“It’s a sobering thought,” Mary Johnson, a seniors group policy analyst, told Yahoo Finance.
Doesn’t Medicare cover everything?
There is a misconception that medical insurance is free when older people enroll in Medicare. “Traditional Medicare has no cap on how much people have to pay out-of-pocket each year,” Claire Noel Miller, a senior strategic policy adviser at the AARP Public Policy Institute, previously told Yahoo Finance.
Many Medicare beneficiaries purchase Medigap or enroll in a Medicare Advantage Plan to offset these costs. You will also be enrolled in a Part D prescription drug plan. However, additional coverage and out-of-pocket premiums can increase financial stress for Medicare beneficiaries.
Moreover, if unpaid medical bills are handed over to debt collectors and reported to credit bureaus, the aftermath can be significant. For example, in the CFPB credit report complaint, seniors were asked how inaccurate medical information on their credit report could affect their access to affordable credit and even employment opportunities. Explain what you are giving.
One of the efforts to mitigate that domino effect is for the three major credit bureaus to stop reporting paid medical debt. In the past, this debt could remain on your credit report for up to seven years. It also stopped reporting health care debt with recoveries of less than $500 or with a payback period of less than one year.
So what is the solution?
“If possible, work with your healthcare provider before seeking medical attention to see if the treatment applies,” says Mueller. “People with original Medicare should download their Medicare Summary Notice (MSN) online to find out what claims were denied and why. Submit and follow up as needed.”
People who have a Medicare Advantage Plan are generally required to receive pre-approval for care, so they are less likely to have their claims denied. But “you still need to be careful, especially if you want a doctor or other caregiver who isn’t part of the plan’s provider network,” Mueller said.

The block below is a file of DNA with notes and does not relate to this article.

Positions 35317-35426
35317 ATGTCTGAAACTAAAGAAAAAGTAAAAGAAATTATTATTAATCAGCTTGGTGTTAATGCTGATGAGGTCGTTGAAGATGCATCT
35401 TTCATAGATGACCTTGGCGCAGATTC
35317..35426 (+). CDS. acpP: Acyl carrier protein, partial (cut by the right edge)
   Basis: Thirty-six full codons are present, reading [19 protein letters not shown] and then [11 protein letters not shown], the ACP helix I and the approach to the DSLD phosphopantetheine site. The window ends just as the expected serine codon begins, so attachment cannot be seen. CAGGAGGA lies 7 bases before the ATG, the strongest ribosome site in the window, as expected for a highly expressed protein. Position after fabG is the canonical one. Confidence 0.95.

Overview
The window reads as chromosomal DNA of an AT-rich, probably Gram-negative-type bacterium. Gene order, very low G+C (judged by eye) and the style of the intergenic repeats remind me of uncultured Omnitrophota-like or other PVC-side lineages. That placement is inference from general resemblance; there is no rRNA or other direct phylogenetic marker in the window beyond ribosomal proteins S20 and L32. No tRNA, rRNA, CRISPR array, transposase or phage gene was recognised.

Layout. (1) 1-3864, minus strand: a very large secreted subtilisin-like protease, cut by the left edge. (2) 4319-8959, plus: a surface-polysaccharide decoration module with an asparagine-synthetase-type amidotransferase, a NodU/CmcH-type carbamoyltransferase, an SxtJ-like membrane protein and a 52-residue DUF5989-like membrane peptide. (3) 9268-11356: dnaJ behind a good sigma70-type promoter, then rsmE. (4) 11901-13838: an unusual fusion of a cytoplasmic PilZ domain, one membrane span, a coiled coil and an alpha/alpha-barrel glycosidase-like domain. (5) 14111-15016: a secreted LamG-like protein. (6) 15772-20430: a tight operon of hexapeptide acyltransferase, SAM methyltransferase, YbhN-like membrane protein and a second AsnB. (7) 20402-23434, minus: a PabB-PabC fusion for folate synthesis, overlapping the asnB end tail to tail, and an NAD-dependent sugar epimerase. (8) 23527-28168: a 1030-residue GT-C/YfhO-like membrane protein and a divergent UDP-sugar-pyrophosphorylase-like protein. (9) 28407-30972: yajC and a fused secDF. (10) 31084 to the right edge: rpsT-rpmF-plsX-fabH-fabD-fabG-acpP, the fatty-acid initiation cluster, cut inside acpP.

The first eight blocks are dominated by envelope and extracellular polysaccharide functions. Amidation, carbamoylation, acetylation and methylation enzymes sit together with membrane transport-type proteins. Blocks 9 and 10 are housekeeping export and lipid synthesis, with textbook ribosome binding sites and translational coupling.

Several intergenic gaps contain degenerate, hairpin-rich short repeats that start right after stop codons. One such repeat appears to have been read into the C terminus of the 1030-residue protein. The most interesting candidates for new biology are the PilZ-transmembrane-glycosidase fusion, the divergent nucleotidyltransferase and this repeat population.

In addition, there are programs that help people with limited resources pay for insurance premiums and co-payments, but many of these people do not participate. To find out if you are eligible, first contact the State Health Insurance Assistance Program (SHIP).
Diane Omdahl, co-founder of Medicare advice website 65 Incorporated, told Yahoo Finance to keep an eye on MSN and health care provider bills to avoid getting caught up in medical debt. “They typically record whether information has been submitted to insurance, whether a claim has been paid out. Accurately and completely document and store call content such as calls and follow-ups.”
However, the greatest relief must be provided by health care providers and insurers themselves. “Our research suggests that medical billing systems will have more resources to prevent and correct billing errors and ensure that inaccurate bills are not referred to collection agencies and credit bureaus,” said CFPS’s Ortiz. It shows that we need to invest in
Don’t hold your breath.
Kelly Hannon is a senior reporter and columnist at Yahoo Finance. She is a workplace futurist and career and retirement strategist, author of 14 books including In Control at 50+: How to Succeed in The New Work of Work and Never Too Old To Get Rich. is also the author of the book follow her on her twitter @Kelly Hannon.